The chief of staff, Mary-Shea Sutherland, seemed to downplay Wednesday any romantic or friendly connection between Williams and the first lady. But at the questioning of Maureen McDonnell defense attorney William Burck, Sutherland acknowledged she had said those things — or at least that notes from the interviews reflected she had.

Burck made waves in his opening statement last week when he suggested his client’s marriage to Robert F. McDonnell was so broken that she and the governor could not have conspired together to seek Williams’s largesse, and further, that the first lady had a “crush” on Williams. Burck used the “favorite playmate” quote — which he attributed to a staffer — as evidence to support his assertion of the potentially inappropriate relationship between Maureen McDonnell and Williams.

On Wednesday, Sutherland seemed to resist any assertion that would imply a romantic connection between Williams and the first lady. She said they would meet privately, but refused to acknowledge Burck’s assertion they met privately “often.” Asked if she remembered characterizing their meetings as “play dates,” Sutherland first said, “She would enjoy his company,” then, “I don’t recall using those words.”

Shown records of her meeting with law enforcement, she then acknowledged she remembered using the phrase.

Similarly, when Burck asked Sutherland if she had called Williams her boss’s “favorite playmate,” Sutherland said “I’m not denying that I did, I just don’t recall that specifically.” Confronted with interview records, she said, “I don’t recall saying that, but I obviously did.”​

  • Rosalind S. Helderman
  • ·

Cross-examination has now begun of Mary-Shea Sutherland, who served as Maureen McDonnell’s  chief of staff in 2010 and 2011.

The former first lady’s defense attorney appears to be trying to elicit some sympathy for his client and to stress that she was a lonely, anxious woman who found friendship with businessman Jonnie R. Williams Sr.

The attorney, William Burck, asked Sutherland if she told Martin Kent, the governor’s chief of staff, that she was “done being a baby sitter in a nuthouse” when she announced to him in March 2011 that she was looking for a new job.

She responded that she said she was done being a babysitter but could not remember the word “nuthouse.”

Burck then asked her: Did she recall calling Maureen McDonnell a “nut bag” in a previous law enforcement interview?

“I have used that before,” she responded. She said she could not recall the date of the session where she had used that phrase with prosecutors.

“But you did say that about the first lady?” asked Burck.

“Probably,” she responded.

Burck continued: Did she ever feel sorry for the first lady, who was having so much transitioning to her role, who appeared to have no close friends, and who was disliked by all her staff?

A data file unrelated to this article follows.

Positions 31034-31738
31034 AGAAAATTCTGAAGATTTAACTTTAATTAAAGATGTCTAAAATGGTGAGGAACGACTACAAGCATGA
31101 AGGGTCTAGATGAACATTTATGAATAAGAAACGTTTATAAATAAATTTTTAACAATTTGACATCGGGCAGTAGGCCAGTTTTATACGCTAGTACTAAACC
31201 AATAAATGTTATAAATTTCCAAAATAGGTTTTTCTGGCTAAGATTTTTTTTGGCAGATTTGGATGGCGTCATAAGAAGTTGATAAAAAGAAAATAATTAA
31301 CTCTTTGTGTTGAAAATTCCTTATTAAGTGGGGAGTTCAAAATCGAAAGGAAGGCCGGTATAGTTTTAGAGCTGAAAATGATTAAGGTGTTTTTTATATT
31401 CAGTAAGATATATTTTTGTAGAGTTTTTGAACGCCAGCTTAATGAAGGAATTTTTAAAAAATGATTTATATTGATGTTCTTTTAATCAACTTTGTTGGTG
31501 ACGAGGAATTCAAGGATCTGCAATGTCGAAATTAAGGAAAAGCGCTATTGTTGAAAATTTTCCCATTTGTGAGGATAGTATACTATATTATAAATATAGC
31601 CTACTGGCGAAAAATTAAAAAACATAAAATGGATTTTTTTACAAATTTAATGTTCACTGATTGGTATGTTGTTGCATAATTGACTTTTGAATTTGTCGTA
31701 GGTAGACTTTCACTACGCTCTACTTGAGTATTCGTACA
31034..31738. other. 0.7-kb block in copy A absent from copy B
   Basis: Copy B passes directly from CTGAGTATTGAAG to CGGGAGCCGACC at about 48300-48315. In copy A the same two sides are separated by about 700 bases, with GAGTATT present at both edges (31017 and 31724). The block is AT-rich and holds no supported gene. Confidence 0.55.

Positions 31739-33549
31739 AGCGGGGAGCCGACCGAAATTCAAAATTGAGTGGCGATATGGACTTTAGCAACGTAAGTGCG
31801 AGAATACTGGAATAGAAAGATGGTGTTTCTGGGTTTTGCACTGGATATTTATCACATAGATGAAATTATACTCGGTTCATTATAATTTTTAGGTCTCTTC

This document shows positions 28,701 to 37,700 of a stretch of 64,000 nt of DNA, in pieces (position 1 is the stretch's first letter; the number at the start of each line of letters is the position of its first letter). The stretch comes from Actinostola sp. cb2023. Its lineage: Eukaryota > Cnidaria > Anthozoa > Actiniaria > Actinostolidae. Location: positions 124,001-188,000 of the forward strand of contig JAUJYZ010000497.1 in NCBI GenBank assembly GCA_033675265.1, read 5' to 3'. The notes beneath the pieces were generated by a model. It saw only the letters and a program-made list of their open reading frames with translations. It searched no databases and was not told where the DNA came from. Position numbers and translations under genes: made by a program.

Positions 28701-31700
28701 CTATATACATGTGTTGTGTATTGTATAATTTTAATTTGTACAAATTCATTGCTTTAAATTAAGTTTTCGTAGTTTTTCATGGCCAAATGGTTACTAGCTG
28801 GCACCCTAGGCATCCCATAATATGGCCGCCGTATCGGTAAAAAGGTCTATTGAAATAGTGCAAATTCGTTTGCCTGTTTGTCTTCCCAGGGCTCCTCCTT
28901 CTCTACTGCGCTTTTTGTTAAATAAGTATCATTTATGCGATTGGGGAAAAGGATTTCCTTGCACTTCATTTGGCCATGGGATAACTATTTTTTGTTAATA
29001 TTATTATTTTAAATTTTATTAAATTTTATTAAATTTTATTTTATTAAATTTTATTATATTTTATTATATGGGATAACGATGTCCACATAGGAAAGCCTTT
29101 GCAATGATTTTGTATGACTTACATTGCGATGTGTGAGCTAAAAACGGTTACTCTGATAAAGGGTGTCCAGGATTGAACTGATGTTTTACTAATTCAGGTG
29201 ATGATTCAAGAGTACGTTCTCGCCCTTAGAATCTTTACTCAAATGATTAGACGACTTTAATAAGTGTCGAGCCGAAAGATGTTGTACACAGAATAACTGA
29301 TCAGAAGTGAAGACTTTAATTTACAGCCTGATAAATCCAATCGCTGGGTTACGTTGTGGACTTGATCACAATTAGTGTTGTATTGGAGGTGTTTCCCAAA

“I felt sorry that she didn’t enjoy the experience more,” Sutherland responded. “There were so many wonderful things going on.”

But wasn’t she lonely, Burck asked.

“She was the mother of five — I don’t know how lonely she could be,” Sutherland replied.

  • Laura Vozzella
  • ·

The first lady’s former chief of staff recalled how the McDonnells got looped into a prize package at a fashion-themed charity auction.

Then-Gov. Robert F. McDonnell and his wife, Maureen, attended the “Charity by Design” event in 2011 with Star Scientific chief executive Jonnie R. Williams Sr.

The celebrity auctioneer for the event was fashion designer Alex Garfield. One of the items being offered was a day in New York’s fashion district with Garfield, and as he offered it to the crowd, the auctioneer decided to embellish the gift, saying the governor and first lady would tag along for the tour. He then said he’d throw in a gathering at his apartment with winner and the first couple.

“It will be the first time I’ve had a Republican in my apartment,” the first lady’s chief of staff, Mary-Shea Sutherland, recalled Garfield saying.

“The whole thing sort of spun out of control,” Sutherland said.

Williams not only bid on the item but bid against himself to drive up the price. He ultimately won the trip. Sutherland testified that the episode made her uncomfortable and she had the bidding cut off.

Also at the event, Sutherland testified, she ran into the governor near the restroom and he said how unhappy he was that she was planning to leave her job.

“I really don’t want to do the next two years without you,” Sutherland testified that the governor told her.

She said she told him she just could not carry on with the job.

“He gave me a hug, and that was it,” she said.

  • Matthew Zapotosky
  • ·

Maureen McDonnell’s former chief of staff testified Wednesday that sometime in the summer of 2011, she had decided to leave her job with the first lady — with or without any offer from Jonnie R. Williams Sr.

Mary-Shea Sutherland, the chief of staff, testified that Williams courted her for a position — once calling her as she was shopping with a niece at Macy’s to tell her how “impressed” he was by her. And indeed, Sutherland testified, the Richmond businessman and she eventually “officialized” an arrangement in which she would return to her old consulting firm, Benedetti & Farris, with Williams as one of her clients.

But she said there were other contracts she could work on at the firm, including one for the Richmond 2015 bicycling event. And in October 2011, she said she returned to work there without Williams or his company on board.

Sutherland’s testimony about her own job search is important, because it counters defense attorneys’ assertion that she was lending official help to Williams while secretly negotiating a job for herself.